As exciting as 200-meter ovals and banked curves are, we’re ready for the unpredictable weather, sprint relays and 10K races of spring track season. Here’s a few reasons to get excited for NCAA outdoor track and field.
Grant Holloway will go out a star
Florida junior Grant Holloway hinted in interviews after NCAA Indoors that he may turn professional this summer—which he should!—meaning that collegiate track fans only get one more season of the NCAA’s brightest star. Next on his list after completing the rare 60m/60m hurdles double win at NCAAs (not to mention breaking the American record in the hurdles!) is taking aim at the record book in the 110m hurdles.
Holloway currently ranks No. 2 NCAA all-time in the event with his personal best of 13.15, which is light-years away from Renaldo Nehemiah’s now 40-year-old NCAA record of 13.00. If the Gator can manage to eclipse Nehemiah’s mark, he’ll be considered one of the top hurdlers in the entire world.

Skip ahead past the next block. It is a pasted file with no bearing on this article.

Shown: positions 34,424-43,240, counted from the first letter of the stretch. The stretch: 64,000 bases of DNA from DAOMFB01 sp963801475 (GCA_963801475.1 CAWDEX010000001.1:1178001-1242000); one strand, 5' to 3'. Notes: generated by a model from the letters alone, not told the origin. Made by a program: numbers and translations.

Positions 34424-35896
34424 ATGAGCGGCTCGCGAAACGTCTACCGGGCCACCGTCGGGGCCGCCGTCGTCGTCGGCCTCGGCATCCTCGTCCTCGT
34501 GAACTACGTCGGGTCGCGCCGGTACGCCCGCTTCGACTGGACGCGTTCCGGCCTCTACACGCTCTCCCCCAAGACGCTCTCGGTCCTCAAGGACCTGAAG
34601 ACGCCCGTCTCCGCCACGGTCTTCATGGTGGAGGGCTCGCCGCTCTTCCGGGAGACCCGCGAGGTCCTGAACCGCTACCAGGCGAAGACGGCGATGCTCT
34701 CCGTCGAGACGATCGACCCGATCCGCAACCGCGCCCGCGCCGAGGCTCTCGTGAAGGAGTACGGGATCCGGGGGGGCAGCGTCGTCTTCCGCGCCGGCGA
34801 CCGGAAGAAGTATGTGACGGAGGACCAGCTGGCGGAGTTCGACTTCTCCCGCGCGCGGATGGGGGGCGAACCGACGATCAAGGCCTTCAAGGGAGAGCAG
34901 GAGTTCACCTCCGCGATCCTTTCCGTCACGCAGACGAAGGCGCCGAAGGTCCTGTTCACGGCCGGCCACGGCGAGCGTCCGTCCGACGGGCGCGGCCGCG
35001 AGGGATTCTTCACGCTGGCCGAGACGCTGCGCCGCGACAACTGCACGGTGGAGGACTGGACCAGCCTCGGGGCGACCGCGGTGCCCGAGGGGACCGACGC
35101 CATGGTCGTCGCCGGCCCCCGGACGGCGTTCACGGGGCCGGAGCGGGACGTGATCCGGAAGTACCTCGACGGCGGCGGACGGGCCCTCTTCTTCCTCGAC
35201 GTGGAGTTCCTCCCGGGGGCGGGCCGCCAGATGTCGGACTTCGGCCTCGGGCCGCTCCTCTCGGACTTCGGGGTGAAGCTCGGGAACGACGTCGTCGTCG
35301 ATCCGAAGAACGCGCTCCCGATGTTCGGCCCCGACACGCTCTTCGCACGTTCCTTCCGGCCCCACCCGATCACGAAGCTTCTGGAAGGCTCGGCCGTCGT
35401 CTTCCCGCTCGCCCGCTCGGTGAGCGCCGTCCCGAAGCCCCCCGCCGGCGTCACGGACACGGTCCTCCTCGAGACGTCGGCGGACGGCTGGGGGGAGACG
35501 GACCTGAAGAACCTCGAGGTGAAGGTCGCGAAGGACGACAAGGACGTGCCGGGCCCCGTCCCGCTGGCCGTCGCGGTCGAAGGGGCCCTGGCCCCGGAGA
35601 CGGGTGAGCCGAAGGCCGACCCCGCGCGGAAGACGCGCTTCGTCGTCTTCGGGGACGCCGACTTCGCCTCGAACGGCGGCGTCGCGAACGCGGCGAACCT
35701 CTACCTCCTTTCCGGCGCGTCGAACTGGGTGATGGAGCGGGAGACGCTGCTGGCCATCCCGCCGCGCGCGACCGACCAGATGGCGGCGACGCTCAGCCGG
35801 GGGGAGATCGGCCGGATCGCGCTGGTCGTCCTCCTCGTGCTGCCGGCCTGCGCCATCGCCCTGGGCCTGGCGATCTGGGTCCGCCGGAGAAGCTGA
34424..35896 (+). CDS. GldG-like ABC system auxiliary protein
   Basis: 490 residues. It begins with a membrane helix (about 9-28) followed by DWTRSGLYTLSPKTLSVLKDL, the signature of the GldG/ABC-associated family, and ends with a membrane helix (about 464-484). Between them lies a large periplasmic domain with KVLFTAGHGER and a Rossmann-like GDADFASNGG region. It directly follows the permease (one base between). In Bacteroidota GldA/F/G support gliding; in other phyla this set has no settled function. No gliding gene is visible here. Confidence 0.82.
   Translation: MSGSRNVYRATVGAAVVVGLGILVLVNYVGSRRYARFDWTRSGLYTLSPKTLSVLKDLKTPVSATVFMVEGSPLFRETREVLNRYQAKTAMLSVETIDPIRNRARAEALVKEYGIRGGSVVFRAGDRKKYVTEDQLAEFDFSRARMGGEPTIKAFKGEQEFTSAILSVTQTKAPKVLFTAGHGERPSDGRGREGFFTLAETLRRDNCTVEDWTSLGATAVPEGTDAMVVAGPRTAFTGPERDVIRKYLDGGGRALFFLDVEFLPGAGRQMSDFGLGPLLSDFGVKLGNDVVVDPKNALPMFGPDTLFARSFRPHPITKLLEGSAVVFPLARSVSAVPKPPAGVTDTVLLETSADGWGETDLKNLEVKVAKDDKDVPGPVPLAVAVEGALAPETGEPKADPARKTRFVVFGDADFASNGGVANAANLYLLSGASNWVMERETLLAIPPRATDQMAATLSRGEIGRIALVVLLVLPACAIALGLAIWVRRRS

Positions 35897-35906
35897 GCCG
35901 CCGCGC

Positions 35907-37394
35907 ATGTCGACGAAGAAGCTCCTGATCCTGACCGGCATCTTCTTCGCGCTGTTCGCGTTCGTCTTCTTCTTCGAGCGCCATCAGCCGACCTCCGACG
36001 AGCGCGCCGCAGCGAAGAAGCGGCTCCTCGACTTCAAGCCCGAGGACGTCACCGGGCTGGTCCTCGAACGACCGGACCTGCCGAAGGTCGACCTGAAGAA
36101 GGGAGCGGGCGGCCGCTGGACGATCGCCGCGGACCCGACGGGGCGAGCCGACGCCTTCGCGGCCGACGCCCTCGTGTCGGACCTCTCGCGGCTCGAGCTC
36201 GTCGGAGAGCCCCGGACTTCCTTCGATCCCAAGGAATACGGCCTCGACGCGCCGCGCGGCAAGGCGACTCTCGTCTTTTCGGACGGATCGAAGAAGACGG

Part of Holloway’s fan appeal comes from his steadfast commitment to the Gators. On top of his herculean 60m dash/60m hurdles double at the NCAA Indoor Championships, the multi-talented star also placed third in the long jump and contributed a leg to Florida’s bronze medal-winning 4x400m relay. That means Holloway scored 27.5 points by himself, exactly half of the Gator’s point total to take home the men’s team title.
Trust that he’ll put himself on the line again outdoors to help Florida wrestle back the team title away from Georgia after winning in 2017 and 2016.
Morgan McDonald vs. Grant Fisher, Part IV
If the NCAA indoor 3K final taught us anything, it’s that this outdoor season’s NCAA 5K Championship is going to be a grudge match between the two national champions, who seem to be head and shoulders ahead of their competition.
Stanford’s Grant Fisher won his first (and only) national title as a sophomore in the 2017 NCAA outdoor 5K. Since then, he hasn’t finished worse than fifth at a national championship but admitted he tried to “coast” through his training last year and fell victim to a bit of hubris after winning a title so early in his career.